Additionally, however, the same name may be spelt with one of the ‘extra’ signs, dwo, used to represent this consonant cluster in place of the core plene spelling: wi-dwo-i-jo. The existence of these fourteen ‘extra’ signs (Table 1) and their alternation with signs from the core syllabary account for most of the systematic orthographic variation present in the Linear B texts. As well as ‘complex’ signs replacing a plene spelling with two core signs, as in the case of dwo ~ do-wo/du-wo or pte ~ pe-te, other extra signs (the ‘doublets’) supply specific phonemic values which are not differentiated by the core syllabary: e.g. a2 represents /ha/, otherwise written only with the core sign a; pu2 represents /phu/, aspiration being otherwise unmarked.Footnote 24 In principle, each of these extra signs may therefore alternate with one or more equivalent core spellings. Such variation is well known,Footnote 25 and indeed has often been key to identifying the values of these extra signs in the first place;Footnote 26 in this article, however, I investigate in greater depth the extent to which this orthographic variation exists within the Pylian community of writers and in the work of individual scribes, the details of how and where this variation occurs, and the implications of scribes’ orthographic practices for our understanding of how they learned to write in Linear B. I discuss in turn instances in which the spelling of particular sequences is highly consistent despite the possibility of variation, indicating the existence of, at least, strong collective preferences, if not actual orthographic conventions, relating to the representation of these sequences (section 5); cases in which there is some degree of variation but collective or individual preferences still appear to exist (section 6); and cases in which variation between two or three different orthographic options is entirely usual, both collectively and individually (section 7). I then analyse the levels of consistency or variation seen in scribes’ spelling of particular lexical items and morphological elements (section 8), before concluding with a discussion of the way in which Linear B spelling may have been taught at Pylos (section 9).Footnote 27

5. Orthographic consistency: au, a3, pte

In some cases, clear overall preferences for one particular spelling are visible even where the writing system in principle allows for variation. The diphthong /au/, for instance, which is always written out in full as (C)a-u when following a consonant (e.g. na-u-do-mo /naudomoi/ ‘ship-builders’),Footnote 28 could in principle be written either a-u- or with the extra sign au in word-initial position. In practice, however, the latter is the only one found (as in, for example, the man’s name au-ke-wa /Augēwās/).Footnote 29 This is the case not only at Pylos (where twenty-six to twenty-eight examples of au are known, written by least six different scribes: H2, H12, H21, H22, H32, H41), but across the entire Linear B corpus.Footnote 30 The use of au to represent initial /au-/ thus appears to be as consistent an orthographic convention as those described above for the use of plene or partial spelling.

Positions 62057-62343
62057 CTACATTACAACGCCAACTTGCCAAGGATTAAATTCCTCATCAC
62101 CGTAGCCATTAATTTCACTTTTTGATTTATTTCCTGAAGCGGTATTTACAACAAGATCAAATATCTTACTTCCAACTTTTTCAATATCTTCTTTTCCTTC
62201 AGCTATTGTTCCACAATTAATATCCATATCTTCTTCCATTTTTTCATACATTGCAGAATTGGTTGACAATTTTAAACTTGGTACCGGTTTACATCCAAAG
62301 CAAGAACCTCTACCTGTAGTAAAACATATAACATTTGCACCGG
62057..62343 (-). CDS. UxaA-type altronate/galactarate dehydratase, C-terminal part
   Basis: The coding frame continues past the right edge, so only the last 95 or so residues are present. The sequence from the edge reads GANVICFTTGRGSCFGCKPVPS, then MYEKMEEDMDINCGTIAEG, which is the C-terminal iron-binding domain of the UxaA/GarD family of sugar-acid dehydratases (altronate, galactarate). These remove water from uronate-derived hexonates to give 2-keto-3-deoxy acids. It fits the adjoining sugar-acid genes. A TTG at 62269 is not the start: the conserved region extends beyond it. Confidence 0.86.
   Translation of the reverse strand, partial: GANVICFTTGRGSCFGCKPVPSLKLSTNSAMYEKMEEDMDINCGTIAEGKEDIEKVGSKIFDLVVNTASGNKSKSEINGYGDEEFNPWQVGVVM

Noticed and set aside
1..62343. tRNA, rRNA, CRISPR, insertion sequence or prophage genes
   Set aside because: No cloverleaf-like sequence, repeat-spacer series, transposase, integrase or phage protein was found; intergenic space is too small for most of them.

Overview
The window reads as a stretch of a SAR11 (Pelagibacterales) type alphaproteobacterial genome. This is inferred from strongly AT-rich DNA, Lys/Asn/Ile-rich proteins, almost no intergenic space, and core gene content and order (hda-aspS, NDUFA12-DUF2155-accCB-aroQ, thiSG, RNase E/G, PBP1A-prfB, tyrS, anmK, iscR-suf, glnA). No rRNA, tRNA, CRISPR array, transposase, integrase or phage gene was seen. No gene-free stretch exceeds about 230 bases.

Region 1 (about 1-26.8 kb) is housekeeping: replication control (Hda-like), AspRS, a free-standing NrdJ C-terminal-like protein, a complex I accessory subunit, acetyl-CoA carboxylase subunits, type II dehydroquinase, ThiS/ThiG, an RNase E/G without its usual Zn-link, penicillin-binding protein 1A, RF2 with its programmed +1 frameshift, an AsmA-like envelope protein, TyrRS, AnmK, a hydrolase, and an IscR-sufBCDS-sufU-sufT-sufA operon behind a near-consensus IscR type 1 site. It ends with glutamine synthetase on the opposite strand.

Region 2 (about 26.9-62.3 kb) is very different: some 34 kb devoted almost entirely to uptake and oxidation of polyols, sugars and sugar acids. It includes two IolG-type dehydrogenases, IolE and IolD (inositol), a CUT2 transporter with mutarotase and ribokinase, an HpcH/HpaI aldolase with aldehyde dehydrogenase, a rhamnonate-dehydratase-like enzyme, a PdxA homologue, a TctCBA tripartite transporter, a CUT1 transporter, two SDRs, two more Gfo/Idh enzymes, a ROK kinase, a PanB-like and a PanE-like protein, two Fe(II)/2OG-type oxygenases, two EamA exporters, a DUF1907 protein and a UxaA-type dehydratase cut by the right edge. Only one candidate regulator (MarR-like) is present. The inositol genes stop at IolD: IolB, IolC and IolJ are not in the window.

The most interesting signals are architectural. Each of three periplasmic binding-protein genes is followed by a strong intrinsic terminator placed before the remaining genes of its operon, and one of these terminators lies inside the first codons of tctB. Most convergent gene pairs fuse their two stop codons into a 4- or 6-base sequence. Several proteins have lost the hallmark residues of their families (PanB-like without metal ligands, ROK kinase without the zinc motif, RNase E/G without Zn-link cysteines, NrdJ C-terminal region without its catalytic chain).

Diphthongs in –i are, unlike those in –u, not usually represented in full: /oi/, for instance, is usually written only as o, and the sequence o-i normally represents /o(i)hi/ (e.g. in the o-stem dative plural ending). There are some exceptions to this at Knossos and Mycenae in word-medial position: e.g. ko-to-i-na ~ ko-to-na /ktoina/ ‘plot of land’.Footnote 31 This spelling is not, however, apparently used at Pylos, where all securely interpretable examples of medial (C)V-i represent /Vhi/: e.g. po-si-da-i-jo-de /Posidāhion-de/ ‘to the sanctuary of Poseidon’; te-i-ja /thehiai/ ‘divine’ (f. dat. s.); wi-dwo-i-jo /Widwohios/ (man’s name).Footnote 32 The use of the extra sign a3 to represent /ai/ when this is not preceded by a consonant (i.e., usually in word-initial position) similarly appears nearly completely consistent at this site, where a3 is used at least fifty-one times by eleven different scribes (H1, H2, H11, H14, H21, H32, H34, H41, H42, H43, H45). The only certain examples of initial /ai-/ spelt in a different way are in the term a-ja-me-no/-na /aiaimenos, -a/ ‘inlaid’,Footnote 33 where the use of j- to indicate the glide between the /i/ and the following vowel seems to have made it redundant to use a3 to mark the diphthong,Footnote 34 although of course further examples may exist which are not currently securely identifiable. The only direct alternation between a3 and a is found in the terms referring to the two ‘provinces’ of the Pylian territory, known as the ‘Hither Province’ and ‘Further Province’: de-we-ro-a3-ko-ra-i-ja /Dewero-aigalahia/ ‘the area this side of Mt Aigaleon’ ~ pe-ra-a-ko-ra-i-jo /Perā-aigalahion/ ‘the area on the far side of Mt Aigaleon’.Footnote 35 The latter is also spelt pe-ra3-ko-ra-i-ja and pe-ra-ko-ra-i-ja /Perāigalahia/;Footnote 36 the one clear exception to the otherwise apparently consistent use of a3 therefore shows a writer putting more emphasis on the boundary between the two elements of the compound/collocation than on the representation of the diphthong.Footnote 37